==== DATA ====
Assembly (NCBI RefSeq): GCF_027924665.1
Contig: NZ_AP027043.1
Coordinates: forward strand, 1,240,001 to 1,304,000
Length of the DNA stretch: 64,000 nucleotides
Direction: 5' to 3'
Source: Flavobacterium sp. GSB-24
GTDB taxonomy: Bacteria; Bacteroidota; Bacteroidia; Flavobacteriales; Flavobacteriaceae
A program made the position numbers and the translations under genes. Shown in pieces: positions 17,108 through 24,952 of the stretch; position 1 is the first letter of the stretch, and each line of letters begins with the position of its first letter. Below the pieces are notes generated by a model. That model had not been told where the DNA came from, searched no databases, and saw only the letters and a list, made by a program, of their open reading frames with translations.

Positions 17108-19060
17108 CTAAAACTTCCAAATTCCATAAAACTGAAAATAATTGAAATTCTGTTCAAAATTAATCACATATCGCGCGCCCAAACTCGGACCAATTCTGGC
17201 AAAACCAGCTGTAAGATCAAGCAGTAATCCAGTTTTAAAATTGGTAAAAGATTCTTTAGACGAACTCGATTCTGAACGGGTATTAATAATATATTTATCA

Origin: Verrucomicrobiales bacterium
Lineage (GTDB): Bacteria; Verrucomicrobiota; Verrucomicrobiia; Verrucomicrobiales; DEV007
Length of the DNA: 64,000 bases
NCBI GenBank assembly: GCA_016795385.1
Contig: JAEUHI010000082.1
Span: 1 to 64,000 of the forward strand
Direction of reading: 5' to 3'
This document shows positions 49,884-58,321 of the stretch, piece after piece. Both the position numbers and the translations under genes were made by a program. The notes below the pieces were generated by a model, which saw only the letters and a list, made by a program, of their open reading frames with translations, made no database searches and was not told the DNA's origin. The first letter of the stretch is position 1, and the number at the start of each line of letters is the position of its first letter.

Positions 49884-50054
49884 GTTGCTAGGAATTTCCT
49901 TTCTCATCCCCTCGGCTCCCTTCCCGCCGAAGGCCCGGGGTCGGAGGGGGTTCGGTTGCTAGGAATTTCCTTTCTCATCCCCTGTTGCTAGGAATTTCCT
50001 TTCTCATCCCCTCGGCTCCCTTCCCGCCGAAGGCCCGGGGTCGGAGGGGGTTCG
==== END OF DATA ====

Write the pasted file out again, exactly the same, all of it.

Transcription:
Assembly (NCBI RefSeq): GCF_027924665.1
Contig: NZ_AP027043.1
Coordinates: forward strand, 1,240,001 to 1,304,000
Length of the DNA stretch: 64,000 nucleotides
Direction: 5' to 3'
Source: Flavobacterium sp. GSB-24
GTDB taxonomy: Bacteria; Bacteroidota; Bacteroidia; Flavobacteriales; Flavobacteriaceae
A program made the position numbers and the translations under genes. Shown in pieces: positions 17,108 through 24,952 of the stretch; position 1 is the first letter of the stretch, and each line of letters begins with the position of its first letter. Below the pieces are notes generated by a model. That model had not been told where the DNA came from, searched no databases, and saw only the letters and a list, made by a program, of their open reading frames with translations.

Positions 17108-19060
17108 CTAAAACTTCCAAATTCCATAAAACTGAAAATAATTGAAATTCTGTTCAAAATTAATCACATATCGCGCGCCCAAACTCGGACCAATTCTGGC
17201 AAAACCAGCTGTAAGATCAAGCAGTAATCCAGTTTTAAAATTGGTAAAAGATTCTTTAGACGAACTCGATTCTGAACGGGTATTAATAATATATTTATCA

Origin: Verrucomicrobiales bacterium
Lineage (GTDB): Bacteria; Verrucomicrobiota; Verrucomicrobiia; Verrucomicrobiales; DEV007
Length of the DNA: 64,000 bases
NCBI GenBank assembly: GCA_016795385.1
Contig: JAEUHI010000082.1
Span: 1 to 64,000 of the forward strand
Direction of reading: 5' to 3'
This document shows positions 49,884-58,321 of the stretch, piece after piece. Both the position numbers and the translations under genes were made by a program. The notes below the pieces were generated by a model, which saw only the letters and a list, made by a program, of their open reading frames with translations, made no database searches and was not told the DNA's origin. The first letter of the stretch is position 1, and the number at the start of each line of letters is the position of its first letter.

Positions 49884-50054
49884 GTTGCTAGGAATTTCCT
49901 TTCTCATCCCCTCGGCTCCCTTCCCGCCGAAGGCCCGGGGTCGGAGGGGGTTCGGTTGCTAGGAATTTCCTTTCTCATCCCCTGTTGCTAGGAATTTCCT
50001 TTCTCATCCCCTCGGCTCCCTTCCCGCCGAAGGCCCGGGGTCGGAGGGGGTTCG